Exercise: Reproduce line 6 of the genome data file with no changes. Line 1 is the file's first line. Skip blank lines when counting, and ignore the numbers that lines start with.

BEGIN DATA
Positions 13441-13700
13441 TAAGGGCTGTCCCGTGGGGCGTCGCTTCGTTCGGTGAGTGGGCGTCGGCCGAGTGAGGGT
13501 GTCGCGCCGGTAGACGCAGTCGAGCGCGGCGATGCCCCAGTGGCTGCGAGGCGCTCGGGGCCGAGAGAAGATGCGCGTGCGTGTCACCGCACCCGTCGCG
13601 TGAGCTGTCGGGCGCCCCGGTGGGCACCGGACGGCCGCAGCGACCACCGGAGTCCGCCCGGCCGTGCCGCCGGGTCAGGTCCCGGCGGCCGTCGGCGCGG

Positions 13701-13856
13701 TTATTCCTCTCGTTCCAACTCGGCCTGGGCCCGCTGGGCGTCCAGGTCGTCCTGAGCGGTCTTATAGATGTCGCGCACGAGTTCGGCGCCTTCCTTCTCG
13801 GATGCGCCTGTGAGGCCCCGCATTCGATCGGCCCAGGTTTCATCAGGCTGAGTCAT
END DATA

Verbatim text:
13701 TTATTCCTCTCGTTCCAACTCGGCCTGGGCCCGCTGGGCGTCCAGGTCGTCCTGAGCGGTCTTATAGATGTCGCGCACGAGTTCGGCGCCTTCCTTCTCG